Friday 13 August 2010

Decline of the West Explained

I have made another mini-e-booklet from this blog, which is titled Decline of the West Explained and is posted at -

Tuesday 10 August 2010

The Story of Real Science

I have posted up a mini-e-booklet called The Story of Real Science - drawn from this blog:

If anyone has comments, please post them here.

Friday 6 August 2010

Blog posting suspended - probably until September - thanks!

Thanks very much indeed to all the people who have regularly read, and recently commented, on this blog while I have been posting daily.

I have found it very helpful, indeed essential, to continued thinking and writing to know that a reasonably cohesive group of people were reading and thinking about the stuff.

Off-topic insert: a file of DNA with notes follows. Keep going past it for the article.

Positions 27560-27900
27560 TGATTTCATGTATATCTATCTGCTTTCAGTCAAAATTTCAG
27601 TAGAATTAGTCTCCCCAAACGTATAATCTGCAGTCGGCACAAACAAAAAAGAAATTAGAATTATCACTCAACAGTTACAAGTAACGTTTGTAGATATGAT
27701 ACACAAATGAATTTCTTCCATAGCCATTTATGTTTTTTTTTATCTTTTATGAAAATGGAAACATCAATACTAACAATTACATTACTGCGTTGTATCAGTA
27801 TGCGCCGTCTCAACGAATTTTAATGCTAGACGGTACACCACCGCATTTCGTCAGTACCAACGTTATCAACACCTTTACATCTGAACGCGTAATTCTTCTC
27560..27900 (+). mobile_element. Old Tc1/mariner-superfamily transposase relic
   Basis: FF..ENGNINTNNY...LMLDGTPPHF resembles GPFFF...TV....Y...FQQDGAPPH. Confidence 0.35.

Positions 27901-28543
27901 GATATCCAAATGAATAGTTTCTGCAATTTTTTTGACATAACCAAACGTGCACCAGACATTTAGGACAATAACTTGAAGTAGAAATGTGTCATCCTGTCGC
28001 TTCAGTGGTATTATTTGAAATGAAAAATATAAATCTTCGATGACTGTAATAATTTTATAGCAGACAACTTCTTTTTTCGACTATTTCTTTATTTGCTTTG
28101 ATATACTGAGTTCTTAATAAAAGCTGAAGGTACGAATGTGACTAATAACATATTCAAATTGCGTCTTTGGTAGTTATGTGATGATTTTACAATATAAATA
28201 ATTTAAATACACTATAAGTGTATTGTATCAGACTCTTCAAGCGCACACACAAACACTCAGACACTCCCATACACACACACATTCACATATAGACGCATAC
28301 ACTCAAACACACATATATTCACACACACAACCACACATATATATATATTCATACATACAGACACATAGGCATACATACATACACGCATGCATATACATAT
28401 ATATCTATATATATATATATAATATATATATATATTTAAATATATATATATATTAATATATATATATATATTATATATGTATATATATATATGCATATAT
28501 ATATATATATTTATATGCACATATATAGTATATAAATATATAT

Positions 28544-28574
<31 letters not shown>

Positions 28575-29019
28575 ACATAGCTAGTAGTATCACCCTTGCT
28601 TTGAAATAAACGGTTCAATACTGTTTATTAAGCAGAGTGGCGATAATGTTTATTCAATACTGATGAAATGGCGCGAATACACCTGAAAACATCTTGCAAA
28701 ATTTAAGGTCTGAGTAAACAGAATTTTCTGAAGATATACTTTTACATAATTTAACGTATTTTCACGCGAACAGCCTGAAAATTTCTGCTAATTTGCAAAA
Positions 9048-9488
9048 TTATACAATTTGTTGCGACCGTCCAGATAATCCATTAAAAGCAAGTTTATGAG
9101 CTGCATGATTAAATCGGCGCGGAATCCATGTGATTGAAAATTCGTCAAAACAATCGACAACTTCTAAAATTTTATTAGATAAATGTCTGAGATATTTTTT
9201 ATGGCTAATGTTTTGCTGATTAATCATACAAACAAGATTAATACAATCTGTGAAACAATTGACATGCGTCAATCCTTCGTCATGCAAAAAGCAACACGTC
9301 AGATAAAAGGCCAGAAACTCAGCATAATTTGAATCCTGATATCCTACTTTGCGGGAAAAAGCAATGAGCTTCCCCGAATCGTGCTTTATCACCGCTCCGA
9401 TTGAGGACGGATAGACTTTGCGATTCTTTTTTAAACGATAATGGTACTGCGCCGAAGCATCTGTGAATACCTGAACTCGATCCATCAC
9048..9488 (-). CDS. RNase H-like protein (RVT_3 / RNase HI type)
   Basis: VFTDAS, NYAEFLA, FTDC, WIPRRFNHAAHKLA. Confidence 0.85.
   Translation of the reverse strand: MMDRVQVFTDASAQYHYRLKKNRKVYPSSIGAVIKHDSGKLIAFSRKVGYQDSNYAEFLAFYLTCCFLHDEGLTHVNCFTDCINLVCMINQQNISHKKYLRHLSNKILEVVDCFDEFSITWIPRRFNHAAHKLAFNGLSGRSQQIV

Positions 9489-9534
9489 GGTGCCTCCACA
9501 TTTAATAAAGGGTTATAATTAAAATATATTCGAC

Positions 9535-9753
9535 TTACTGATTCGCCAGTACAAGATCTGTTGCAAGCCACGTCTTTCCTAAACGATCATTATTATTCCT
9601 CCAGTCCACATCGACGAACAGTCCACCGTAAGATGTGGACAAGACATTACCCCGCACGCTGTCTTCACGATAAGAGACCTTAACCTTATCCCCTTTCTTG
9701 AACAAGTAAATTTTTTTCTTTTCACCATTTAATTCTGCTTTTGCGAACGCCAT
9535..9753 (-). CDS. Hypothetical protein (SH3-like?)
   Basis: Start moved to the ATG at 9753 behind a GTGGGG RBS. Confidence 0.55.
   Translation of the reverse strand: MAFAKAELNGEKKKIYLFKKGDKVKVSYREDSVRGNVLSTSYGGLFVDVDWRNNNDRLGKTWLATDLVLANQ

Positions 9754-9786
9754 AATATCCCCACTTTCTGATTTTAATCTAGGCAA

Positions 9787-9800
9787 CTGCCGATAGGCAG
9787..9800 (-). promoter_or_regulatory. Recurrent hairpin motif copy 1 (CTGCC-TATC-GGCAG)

In many ways, the blog readership has proved to be better in this respect than when I publish stuff in the the scientific/ academic literature or mainstream media.

For example, in the mid-1990s I used to publish fairly often in the Times (of London) and from a writerly perspective it was like shouting into the void. (Although I was quite well paid for wasting my breath, so it wasn't _all _ loss!)

I will soon be having a holiday, and also trying to collect the blog entries into some kind of sequence to be published (online, free) as a kind-of-book (perhaps an on-going book which I might continue adding-to and editing, at least for a while).

My intention is to get back to daily blogging at the start of September; so I hope those who have liked it so far, will come back then.

What is to be done? - first steps from Fr. Seraphim Rose